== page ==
For this same reason, we haven’t yet included several disruptive features in the nosh app, as already mentioned, such as paying for food items automatically and being able to enter them into the nosh app along with their expiry dates just using the camera of your smartphone. Although we have developed the intellectual property, but we will be slowly releasing and including such features into our app so that users can get used to such futuristic and advanced features gradually.

Can you share 3 of the best words of advice you’ve gotten along your journey? Please give a story or example for each.

My childhood and teenage years weren’t conventional. I had to work for my parents from an early age to get my “pocket money”. Along the way, while working for my parents, those experiences have taught me many invaluable lessons in life. I have been also fortunate enough to work with many brilliant people along the way and have learnt a lot from them as well. Some of those pieces of advice are.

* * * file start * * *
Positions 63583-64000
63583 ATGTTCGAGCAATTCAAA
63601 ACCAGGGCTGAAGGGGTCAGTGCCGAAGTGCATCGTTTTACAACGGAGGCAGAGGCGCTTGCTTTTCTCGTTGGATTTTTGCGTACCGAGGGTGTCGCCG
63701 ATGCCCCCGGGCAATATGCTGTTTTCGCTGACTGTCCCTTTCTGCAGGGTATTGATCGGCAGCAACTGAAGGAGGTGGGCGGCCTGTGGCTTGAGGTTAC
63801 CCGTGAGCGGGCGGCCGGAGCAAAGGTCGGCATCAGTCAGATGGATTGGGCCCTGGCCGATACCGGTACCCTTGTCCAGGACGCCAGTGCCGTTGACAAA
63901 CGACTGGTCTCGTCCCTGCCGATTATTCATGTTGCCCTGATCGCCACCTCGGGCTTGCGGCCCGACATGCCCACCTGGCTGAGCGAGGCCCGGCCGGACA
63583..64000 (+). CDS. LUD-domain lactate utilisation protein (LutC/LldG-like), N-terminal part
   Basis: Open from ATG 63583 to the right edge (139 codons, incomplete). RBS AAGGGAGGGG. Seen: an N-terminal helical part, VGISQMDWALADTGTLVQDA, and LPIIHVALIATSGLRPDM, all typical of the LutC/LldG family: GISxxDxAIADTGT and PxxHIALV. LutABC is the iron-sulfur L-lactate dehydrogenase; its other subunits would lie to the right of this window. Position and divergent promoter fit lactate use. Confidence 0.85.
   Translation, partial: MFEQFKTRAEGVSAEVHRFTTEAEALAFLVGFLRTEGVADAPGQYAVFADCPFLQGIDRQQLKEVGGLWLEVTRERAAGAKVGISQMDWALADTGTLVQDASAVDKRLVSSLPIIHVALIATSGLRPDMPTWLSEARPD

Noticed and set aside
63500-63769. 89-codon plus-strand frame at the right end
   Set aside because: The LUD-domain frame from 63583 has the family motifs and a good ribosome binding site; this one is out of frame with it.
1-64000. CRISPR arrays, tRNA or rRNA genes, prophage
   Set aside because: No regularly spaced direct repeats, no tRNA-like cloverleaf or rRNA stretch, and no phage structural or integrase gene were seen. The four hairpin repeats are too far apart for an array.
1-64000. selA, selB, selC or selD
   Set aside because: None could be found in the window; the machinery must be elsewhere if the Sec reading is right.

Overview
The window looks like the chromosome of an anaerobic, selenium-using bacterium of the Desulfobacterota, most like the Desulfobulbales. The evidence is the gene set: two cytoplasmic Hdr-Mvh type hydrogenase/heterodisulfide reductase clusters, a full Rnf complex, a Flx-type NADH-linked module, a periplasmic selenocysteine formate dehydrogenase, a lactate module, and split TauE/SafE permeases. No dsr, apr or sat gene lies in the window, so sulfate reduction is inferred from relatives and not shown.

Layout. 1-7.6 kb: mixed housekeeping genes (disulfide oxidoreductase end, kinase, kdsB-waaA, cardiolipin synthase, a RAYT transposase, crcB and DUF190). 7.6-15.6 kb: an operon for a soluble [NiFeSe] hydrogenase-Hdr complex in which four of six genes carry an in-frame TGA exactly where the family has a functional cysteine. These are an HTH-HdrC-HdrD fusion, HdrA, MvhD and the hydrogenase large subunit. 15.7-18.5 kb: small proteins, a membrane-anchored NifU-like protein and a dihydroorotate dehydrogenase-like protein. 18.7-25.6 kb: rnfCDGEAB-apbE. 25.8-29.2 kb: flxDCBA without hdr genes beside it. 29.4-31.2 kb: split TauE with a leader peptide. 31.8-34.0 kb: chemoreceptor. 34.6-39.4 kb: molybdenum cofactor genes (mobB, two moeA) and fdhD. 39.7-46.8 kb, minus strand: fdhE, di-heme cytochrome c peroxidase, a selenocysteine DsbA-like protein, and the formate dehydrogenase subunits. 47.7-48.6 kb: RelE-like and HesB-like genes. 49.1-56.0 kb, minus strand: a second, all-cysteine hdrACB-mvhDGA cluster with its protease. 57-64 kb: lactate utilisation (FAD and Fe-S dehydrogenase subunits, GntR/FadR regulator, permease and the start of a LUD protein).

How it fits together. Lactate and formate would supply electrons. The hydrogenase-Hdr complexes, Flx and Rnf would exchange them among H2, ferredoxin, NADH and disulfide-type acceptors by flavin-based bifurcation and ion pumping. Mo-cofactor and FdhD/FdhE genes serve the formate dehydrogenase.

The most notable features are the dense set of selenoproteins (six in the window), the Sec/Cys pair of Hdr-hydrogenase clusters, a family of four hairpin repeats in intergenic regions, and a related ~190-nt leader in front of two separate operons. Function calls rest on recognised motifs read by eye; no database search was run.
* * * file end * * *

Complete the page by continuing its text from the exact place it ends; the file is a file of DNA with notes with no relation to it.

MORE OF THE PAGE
1. If something doesn’t exist then don’t wait for others to do it. Do it yourself because life is too short to wait. In 2014, I came to England to pursue my masters in advanced computer science. At that time my parents went through a car accident, paralyzing my father due to spinal cord injury. Doctors back in India gave him only a couple of months to live since the technology wasn’t available to medically support my father. But my father and mother didn’t give up hope. Instead of waiting for others to resolve this, later I gave up my full-time job as a Software Engineer and went back to pursue my Ph.D. at the University of Essex in designing and developing AI to help people. Now a group of scientists at the University of Essex are developing an exoskeleton using AI to help paralyzed patients to be able to move their limbs again.